But we are not alone in this conversation. Among other things, media is expanding the conversation along with us, as demonstrated in this next clip from the movie "And Then She Found Me."

Both of the clips you've just seen are from films produced by Christine Vachon, a VERY independent producer who has created some of the most meaningful films of our time, including "Boys Don't Cry," "Far From Heaven," and most recently "Mildred Pierce."

What is clearly evident in her films is Christine's vision of the infinite shades of gray that color our understanding of family. Her films are often brutally honest about the struggles that individuals face when their family connections are broken.

In her career, she has pioneered films that have given us a window into the lives of people who have been marginalized by a "dimension of difference": be it race, class, gender, sexual preference, or disability. At the same time, her films celebrate the potential for understanding and for change.

For her fierce compassion for our differences, and her daring sensitivity in stretching how families are portrayed in our culture, I am very pleased and proud to present the Ackerman Institute’s first-ever "Families in Media Award" to Christine Vachon.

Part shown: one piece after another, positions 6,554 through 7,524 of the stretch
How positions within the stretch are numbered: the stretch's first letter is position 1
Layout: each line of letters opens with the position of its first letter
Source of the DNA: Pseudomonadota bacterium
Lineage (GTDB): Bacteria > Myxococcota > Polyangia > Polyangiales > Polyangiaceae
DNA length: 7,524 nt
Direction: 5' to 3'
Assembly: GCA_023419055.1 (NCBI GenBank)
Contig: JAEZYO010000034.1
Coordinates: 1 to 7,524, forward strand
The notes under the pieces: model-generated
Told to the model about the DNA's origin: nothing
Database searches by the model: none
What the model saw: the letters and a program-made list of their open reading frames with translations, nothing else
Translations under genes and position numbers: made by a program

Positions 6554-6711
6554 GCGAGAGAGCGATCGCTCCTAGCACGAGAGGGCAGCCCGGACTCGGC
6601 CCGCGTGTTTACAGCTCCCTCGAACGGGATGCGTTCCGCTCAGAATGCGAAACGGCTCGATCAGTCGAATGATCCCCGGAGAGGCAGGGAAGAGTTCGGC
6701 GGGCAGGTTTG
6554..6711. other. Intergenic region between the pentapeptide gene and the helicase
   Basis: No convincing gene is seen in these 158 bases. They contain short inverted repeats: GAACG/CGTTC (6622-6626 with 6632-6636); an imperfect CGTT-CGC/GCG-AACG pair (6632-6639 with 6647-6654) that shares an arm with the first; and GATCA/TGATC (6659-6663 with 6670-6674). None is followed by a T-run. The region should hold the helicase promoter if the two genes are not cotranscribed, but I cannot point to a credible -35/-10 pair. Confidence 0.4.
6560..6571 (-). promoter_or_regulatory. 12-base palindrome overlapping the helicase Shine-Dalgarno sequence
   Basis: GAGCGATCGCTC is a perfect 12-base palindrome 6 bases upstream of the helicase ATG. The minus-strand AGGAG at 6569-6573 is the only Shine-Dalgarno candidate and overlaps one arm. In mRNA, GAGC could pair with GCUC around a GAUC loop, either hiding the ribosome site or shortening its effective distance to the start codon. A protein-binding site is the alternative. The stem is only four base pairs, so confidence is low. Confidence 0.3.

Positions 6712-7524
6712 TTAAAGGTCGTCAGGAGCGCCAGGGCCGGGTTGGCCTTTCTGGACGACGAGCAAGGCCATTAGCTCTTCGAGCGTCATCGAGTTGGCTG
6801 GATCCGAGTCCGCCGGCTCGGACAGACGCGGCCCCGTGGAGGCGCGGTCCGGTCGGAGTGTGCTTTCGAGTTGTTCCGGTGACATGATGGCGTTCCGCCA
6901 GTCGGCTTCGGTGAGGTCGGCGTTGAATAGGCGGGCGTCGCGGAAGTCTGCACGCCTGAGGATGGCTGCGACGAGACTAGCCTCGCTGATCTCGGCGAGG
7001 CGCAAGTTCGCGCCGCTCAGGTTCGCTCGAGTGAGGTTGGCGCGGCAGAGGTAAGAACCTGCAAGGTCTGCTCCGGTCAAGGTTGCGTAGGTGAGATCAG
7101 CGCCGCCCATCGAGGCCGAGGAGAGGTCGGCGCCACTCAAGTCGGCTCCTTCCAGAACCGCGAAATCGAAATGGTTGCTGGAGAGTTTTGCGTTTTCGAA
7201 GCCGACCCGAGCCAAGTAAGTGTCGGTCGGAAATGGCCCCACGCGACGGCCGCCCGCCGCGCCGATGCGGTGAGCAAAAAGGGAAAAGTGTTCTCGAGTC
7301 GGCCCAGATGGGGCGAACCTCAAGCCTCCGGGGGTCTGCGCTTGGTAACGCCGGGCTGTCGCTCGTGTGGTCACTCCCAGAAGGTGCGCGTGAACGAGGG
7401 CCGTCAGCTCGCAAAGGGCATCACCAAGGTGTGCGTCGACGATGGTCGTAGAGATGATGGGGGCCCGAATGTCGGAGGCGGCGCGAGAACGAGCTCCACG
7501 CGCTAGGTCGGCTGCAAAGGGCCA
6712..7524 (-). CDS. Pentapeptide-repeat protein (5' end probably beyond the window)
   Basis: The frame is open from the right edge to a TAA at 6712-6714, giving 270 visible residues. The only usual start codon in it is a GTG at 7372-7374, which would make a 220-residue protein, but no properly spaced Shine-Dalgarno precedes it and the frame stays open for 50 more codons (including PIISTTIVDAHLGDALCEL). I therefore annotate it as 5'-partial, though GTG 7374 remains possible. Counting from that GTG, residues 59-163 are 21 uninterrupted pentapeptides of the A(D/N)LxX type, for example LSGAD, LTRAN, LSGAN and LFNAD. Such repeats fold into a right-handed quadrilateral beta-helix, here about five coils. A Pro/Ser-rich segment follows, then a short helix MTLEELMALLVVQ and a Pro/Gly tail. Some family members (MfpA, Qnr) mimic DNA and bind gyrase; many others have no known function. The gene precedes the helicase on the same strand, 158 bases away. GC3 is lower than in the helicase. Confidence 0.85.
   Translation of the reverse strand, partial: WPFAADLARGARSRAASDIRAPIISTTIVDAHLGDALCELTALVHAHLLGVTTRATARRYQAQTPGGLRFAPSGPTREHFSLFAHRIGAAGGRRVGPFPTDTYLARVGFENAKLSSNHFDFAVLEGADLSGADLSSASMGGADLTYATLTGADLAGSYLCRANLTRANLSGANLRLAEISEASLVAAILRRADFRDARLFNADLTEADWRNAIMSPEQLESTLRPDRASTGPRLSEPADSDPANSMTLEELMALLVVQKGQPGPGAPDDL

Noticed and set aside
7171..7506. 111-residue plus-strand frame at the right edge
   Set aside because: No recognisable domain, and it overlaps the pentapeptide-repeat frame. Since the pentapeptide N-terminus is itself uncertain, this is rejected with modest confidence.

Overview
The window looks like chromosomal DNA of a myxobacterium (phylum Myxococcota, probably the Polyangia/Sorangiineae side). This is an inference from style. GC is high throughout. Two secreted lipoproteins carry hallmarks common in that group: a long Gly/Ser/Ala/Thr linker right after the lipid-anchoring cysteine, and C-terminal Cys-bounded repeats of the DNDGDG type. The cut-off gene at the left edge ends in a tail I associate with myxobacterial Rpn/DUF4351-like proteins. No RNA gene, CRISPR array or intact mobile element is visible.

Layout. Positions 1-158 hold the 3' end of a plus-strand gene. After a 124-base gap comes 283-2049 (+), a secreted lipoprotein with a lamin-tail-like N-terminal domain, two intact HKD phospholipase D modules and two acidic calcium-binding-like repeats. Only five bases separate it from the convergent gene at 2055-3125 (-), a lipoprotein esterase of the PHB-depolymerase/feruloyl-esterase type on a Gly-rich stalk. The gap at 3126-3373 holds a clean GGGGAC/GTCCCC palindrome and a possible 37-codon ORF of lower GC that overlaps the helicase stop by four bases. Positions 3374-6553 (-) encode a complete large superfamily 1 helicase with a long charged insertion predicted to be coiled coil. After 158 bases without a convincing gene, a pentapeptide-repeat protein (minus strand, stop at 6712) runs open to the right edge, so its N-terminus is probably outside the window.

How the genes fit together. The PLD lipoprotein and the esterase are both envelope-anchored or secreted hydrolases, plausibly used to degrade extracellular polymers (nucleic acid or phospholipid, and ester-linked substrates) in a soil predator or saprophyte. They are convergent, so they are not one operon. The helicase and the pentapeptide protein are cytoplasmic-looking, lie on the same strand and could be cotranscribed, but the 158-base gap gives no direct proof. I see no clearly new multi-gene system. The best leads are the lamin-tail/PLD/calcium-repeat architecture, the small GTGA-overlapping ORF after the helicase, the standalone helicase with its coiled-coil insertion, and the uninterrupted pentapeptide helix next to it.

Christine Vachon:

Thank you, Lois. I began my career making films for marginalized communities. Stories by, for, and of people who were misunderstood and outside the mainstream.

So much of that has changed. WE have changed, as an industry of artists, and as a society. And change is hard. The world resists change, so it takes the brave and the enlightened to lead the charge toward change.

The animated video that showed earlier tonight ends with the words "When people feel understood, they soar." And that is something that I have looked for in all the movies I've produced a sense of understanding. When we can understand, we can change. And change is the way of all things.

So the things I hear tonight make me proud to be your first media honoree. When you talk about expanding our ideas about what makes a family, and healing broken spirits without regard for some prehistoric notion of "normal," well, I know I am in the company of kindred spirits.

When I hear that Ackerman is deeply focused on serving the very people who might never have access to these world- class services, I know I am in the right place.

And to learn that all of you are here tonight, giving generously to continue Ackerman's mission of "moving families forward," this award takes on added meaning.

So thank you, for this honor, and much more, for all that you are doing to expansively embrace the complexity of the human experience. Thank you.